One study looked at the role of apigenin (a common flavonoid, a type of phytonutrient, abundant in celery, rutabaga and parsley) in treating gastritis and gastric cancer in Mongolian gerbils. The study did, in fact, discover a positive outcome at inhibiting gastritis and reducing the progression of gastric cancer. However, it can be argued that the anatomy of a gerbil is incomparable to that of a human and the amount of apigenin being administered to these gerbils would be extremely difficult to intake on a human scale. Moreover, these gerbils were not drinking large amounts of celery juice, but rather were given pure forms of apigenin.

A second study found that an extract from celery seed was helpful in lowering blood pressure in hypertensive rats and had no effect on rats with normal blood pressure. However, it would be difficult to directly link the same results to a human drinking celery juice.

Additionally, we have to remember that humans are not laboratory animals. Some critics within the medical field are skeptical that William bases his entire theory about celery juice on the presence of what he calls “cluster salts”, which are allegedly responsible for the miraculous properties of celery. However, these “cluster salts” are undiscovered and do not actually exist in evidence-based science.

As a holistic nutritionist, I understand that not all natural remedies are supported by scientific research. However, within our field of practice we do not claim to cure and treat disease without sound, scientific evidence as this provides the public with false hope and expectations. Importantly, without scientific research we cannot advertise or expect it to have a miraculous effect on acute or chronic disease. That being said, I would not discourage someone from drinking celery juice as it seems to provide essential nutrients that are beneficial for your health.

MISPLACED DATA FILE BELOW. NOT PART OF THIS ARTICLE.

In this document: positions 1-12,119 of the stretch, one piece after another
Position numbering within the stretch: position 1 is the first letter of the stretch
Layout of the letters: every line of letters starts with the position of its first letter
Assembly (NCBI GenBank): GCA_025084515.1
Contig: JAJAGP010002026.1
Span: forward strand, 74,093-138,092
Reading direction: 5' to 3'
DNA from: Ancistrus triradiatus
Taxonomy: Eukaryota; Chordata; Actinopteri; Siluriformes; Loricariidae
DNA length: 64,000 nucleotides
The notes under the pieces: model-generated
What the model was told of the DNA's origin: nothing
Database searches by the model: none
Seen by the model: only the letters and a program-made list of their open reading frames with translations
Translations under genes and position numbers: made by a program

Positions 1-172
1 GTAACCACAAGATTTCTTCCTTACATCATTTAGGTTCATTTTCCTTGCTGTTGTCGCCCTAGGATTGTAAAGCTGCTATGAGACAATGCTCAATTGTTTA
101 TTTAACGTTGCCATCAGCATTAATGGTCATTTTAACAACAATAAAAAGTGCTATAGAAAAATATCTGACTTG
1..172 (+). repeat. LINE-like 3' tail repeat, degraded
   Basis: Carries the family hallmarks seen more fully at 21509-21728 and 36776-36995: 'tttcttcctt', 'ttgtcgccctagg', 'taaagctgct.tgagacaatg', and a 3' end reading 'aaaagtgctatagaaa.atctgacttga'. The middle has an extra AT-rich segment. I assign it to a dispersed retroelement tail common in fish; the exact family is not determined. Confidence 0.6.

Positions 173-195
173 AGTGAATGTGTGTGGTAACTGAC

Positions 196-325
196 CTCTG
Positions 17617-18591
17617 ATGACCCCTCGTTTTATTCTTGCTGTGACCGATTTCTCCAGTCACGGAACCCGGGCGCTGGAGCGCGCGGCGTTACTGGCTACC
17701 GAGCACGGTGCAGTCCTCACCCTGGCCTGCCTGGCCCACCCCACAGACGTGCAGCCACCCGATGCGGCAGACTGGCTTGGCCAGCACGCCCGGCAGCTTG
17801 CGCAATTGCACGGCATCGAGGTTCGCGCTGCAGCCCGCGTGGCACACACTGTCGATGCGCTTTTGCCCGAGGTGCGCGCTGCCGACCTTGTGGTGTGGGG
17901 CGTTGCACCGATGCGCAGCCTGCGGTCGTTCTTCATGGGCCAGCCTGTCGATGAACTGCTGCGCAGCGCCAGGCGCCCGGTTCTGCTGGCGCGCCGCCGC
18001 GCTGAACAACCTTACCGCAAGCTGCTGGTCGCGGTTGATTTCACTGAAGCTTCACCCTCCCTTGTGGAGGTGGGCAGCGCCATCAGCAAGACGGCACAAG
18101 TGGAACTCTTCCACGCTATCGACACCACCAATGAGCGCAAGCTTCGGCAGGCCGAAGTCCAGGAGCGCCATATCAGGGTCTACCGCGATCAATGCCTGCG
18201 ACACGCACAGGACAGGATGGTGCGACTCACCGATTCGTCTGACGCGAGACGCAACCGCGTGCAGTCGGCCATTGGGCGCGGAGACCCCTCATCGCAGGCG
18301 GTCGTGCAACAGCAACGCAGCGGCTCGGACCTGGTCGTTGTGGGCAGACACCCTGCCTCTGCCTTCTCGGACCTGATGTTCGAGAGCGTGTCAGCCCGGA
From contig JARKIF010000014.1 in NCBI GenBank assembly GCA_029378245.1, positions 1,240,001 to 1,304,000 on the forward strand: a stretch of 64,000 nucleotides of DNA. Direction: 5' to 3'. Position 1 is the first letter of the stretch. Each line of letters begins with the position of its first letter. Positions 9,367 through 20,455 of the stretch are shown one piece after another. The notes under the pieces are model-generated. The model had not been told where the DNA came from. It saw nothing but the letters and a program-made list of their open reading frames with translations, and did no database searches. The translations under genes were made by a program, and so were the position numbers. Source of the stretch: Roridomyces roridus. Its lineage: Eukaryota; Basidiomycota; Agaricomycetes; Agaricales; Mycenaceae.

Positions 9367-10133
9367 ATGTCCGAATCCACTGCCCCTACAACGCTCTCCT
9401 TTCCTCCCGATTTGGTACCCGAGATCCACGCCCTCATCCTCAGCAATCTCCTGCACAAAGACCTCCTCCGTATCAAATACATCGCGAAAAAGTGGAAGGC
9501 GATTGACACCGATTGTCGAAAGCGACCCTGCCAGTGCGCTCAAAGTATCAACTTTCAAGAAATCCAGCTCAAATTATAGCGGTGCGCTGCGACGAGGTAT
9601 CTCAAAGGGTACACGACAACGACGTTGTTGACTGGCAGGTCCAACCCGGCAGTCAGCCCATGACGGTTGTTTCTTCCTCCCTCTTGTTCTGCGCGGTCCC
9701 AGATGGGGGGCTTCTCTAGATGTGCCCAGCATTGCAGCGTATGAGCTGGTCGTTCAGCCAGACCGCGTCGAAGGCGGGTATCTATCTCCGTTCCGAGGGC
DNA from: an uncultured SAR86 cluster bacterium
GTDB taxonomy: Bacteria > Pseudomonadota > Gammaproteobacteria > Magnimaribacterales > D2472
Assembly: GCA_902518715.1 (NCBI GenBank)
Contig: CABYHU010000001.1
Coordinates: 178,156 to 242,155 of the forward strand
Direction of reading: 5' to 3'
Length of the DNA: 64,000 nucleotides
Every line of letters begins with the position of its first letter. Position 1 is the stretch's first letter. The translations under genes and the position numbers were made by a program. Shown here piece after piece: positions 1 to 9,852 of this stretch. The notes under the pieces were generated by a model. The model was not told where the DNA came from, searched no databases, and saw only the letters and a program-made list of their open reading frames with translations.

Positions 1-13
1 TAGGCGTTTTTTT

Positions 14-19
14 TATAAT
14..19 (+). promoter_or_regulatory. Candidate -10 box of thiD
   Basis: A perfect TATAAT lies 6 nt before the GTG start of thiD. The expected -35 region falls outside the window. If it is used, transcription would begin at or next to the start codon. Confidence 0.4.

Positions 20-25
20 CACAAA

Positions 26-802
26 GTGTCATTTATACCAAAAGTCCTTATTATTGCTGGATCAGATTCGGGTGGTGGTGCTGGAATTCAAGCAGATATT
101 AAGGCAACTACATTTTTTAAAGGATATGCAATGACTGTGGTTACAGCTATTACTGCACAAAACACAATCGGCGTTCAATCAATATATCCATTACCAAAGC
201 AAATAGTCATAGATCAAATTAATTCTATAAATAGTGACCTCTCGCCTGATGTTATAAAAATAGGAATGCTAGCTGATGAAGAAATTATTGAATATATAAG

In my professional opinion, I do not believe celery juice in and of itself is enough of a nutritional powerhouse to be considered a miracle worker. In fact, many of the reported benefits of celery juice (like relieving constipation and increasing energy) can easily be attributed to a boost in hydration, not to the celery juice itself. I also believe that as a society, we tend to look for “heal-all” tonics that require minimal time and effort. In reality, the healthiest people are those who consume an array of fruits and vegetables that provide a variety of different nutrients.

In conclusion, of course celery juice has its benefits. However, it certainly should not be used to replace other fruits and vegetables in your diet, and it should not be considered a ‘miracle juice’ that will cure all types of ailments.

Sources:

http://www.medicalmedium.com/blog/celery-juice

https://www.ncbi.nlm.nih.gov/pubmed/24374236

https://www.ncbi.nlm.nih.gov/pmc/articles/PMC3684138/

https://goop.com/wellness/health/the-medical-medium-on-the-virtues-of-celery-juice/